How to Run a Fair Paper Competition

Suggestions from The AEJMC Elected Standing Committee on Research

The AEJMC Standing Committee on Research often gets requests from divisions and interest groups for recommendations regarding research paper judging. The Committee makes several assumptions about the desired outcomes of research paper presentations at conferences. These include:

* Research papers should represent good scholarship; “bad” papers should not be accepted

* Research paper programs should be a forum for new work, new ideas, and new approaches. Groups should welcome controversial ideas and approaches.

* Young scholars and students should be encouraged to present their original work.

* Research paper judging and programs should reflect the diversity of the Association.

The Standing Committee on Research believes that group leadership and research paper competition chairs should run paper competitions that not only are fair, but are perceived to be fair. To that end the Committee has several suggestions that we believe will increase perceptions of the fairness of the process. AEJMC groups run their own competitions in accordance with the Council of Divisions’ ”Uniform Paper Call” guidelines. Groups are free to accept or reject any of the suggestions offered here, but research chairs should recognize that these suggestions are the result of many collective years of experience in paper judging across AEJMC groups and are endorsed by the Standing Committee on Research.

The Council of Divisions’ “Uniform Paper Call” (UPC) provides 15 points about research paper competition procedures and deadlines. The following points are additional suggestions from the Standing Committee on Research:

1. Multiple submissions. Guideline 7 of the UPC requires that papers (a) are not already under review for other national conferences; (b) can only be submitted to one AEJMC group for evaluation, and (c) should not have been presented to other national conferences or published in scholarly or trade journal prior to presentation at the AEJMC conference. In addition, some groups limit the number of submissions to their group by an author and some groups allow submission of papers presented at smaller regional conferences. Any limits of these types should be made clear to presenters.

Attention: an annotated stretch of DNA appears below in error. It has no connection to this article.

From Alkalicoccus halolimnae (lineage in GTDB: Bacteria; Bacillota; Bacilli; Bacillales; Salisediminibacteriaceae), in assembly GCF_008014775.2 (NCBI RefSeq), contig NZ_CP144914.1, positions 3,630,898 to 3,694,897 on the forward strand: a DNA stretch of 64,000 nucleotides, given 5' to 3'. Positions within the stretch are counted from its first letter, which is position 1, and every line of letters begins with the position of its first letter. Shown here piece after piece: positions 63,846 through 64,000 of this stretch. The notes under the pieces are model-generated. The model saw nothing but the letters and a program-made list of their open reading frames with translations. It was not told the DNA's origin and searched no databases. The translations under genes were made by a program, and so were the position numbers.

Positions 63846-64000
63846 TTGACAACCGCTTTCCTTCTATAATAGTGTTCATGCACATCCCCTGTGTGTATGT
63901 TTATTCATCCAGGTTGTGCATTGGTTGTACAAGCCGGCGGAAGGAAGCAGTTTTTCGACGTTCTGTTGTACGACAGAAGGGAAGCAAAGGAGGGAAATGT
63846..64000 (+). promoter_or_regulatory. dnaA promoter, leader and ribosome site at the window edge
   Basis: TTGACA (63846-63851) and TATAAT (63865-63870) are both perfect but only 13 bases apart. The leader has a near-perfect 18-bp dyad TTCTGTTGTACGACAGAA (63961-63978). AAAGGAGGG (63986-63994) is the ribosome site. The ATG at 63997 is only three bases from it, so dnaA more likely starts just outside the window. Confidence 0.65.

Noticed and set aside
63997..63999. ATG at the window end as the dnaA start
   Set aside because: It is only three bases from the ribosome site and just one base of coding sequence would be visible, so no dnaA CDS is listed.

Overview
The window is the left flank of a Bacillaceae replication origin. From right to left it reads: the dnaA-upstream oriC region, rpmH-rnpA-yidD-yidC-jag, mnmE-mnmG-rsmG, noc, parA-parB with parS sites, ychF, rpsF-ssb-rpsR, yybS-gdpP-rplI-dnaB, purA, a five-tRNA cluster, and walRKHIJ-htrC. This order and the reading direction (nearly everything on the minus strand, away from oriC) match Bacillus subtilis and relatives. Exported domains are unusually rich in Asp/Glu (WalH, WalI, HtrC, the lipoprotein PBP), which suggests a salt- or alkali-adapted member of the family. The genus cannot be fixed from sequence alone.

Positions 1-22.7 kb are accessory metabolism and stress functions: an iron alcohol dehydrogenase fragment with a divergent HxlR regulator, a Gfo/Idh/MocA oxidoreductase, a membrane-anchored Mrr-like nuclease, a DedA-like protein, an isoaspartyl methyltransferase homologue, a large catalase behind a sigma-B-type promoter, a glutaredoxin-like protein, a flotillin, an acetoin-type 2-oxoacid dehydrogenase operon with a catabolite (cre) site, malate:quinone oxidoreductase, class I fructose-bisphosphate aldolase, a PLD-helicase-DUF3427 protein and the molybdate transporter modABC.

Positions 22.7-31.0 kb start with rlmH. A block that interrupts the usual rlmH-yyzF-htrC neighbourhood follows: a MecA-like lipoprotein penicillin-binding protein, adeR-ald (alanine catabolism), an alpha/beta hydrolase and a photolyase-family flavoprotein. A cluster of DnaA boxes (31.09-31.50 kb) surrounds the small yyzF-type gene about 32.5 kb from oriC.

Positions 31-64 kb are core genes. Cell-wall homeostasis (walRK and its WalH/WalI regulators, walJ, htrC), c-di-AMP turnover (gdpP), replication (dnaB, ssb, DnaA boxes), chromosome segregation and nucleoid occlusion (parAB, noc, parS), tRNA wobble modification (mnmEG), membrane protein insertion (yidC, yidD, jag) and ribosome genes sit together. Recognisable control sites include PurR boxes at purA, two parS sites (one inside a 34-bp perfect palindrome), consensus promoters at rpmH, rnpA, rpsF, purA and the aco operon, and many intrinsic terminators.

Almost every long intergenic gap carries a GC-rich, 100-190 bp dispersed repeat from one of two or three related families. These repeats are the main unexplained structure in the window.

2. Student papers. Guideline 8 of the UPC suggests that student papers should compete on an equal footing in an open paper competition. Thus, several groups do not hold separate student competitions but instead draw their top student papers from the open paper competition. Groups taking this approach should remind student submitters to add “Graduate Student” to their paper’s title page, unless the paper is co-authored with a faculty member.

3. Presentation requirement. Guideline 9 of the UPC requires at least one author of a faculty paper to attend the conference and present the paper. Authors should be reminded of this requirement in their acceptance letter and be asked to immediately notify the research chair if no faculty author can present so that other quality papers can be programmed.

4. Recognition. The Standing Committee on Research recommends that groups develop some means of recognizing top papers for both faculty and students. Often this recognition represents the top three faculty and student papers from the open competition. If awards are given only through a special competition research chairs should clearly state if papers are eligible for presentation in the open competition if they do not win an award.

Selecting paper competition judges is one of the most important tasks of a paper chair. As with paper call, groups vary a great deal in how they select judges, but in the interest of fairness and perceptions of fairness, the division and the competition chair should consider the following guidelines.

1. Ideally, paper judges should have expertise in the method/theory of the papers they are judging. Paper competition chairs should determine judges’ areas of expertise and match judges with papers as much as possible. Keep files for subsequent paper competition chairs so that those judges who are particularly effective can be used again.

2. Have both senior and junior faculty as judges. Generally don’t use graduate students as judges, unless the graduate student has a unique area of expertise necessary to judge a research paper.

3. Put a reasonable limit on the number of papers each judge must read. Generally this should be about 3 to 5 paper per judge.

4. Judges should represent different perspectives in the group, including different universities. Avoid using judges primarily from the competition chair’s school. Make sure the process includes judges from diverse backgrounds.

5. Avoid real (and appearances of) conflicts of interest when selecting judges. Judges should be people who have not submitted a paper to the group’s competition, if at all possible. Judges should be asked to report any conflict of interest such as papers from those with whom they have recently co-authored, mentioned, or worked. Judges should not be assigned to review papers from others in their own institution. A paper competition chair should not submit a paper to his/her own group. If the paper competition chair has a conflict of interest (real or one that others might perceive) for the top paper(s) award competition, other members of the group would make the top paper(s) selection.

1. Each paper should be reviewed by at least two judges; preferably three. If there is a great deal of variance in the evaluations, another judge should be sought. If a judge is not performing responsibly or does not understand a manuscript, then the judge should be replaced.

2. Maintain anonymity of the judges.

3. Require reviewers to provide written comments on papers that they judge to be inadequate for presentation.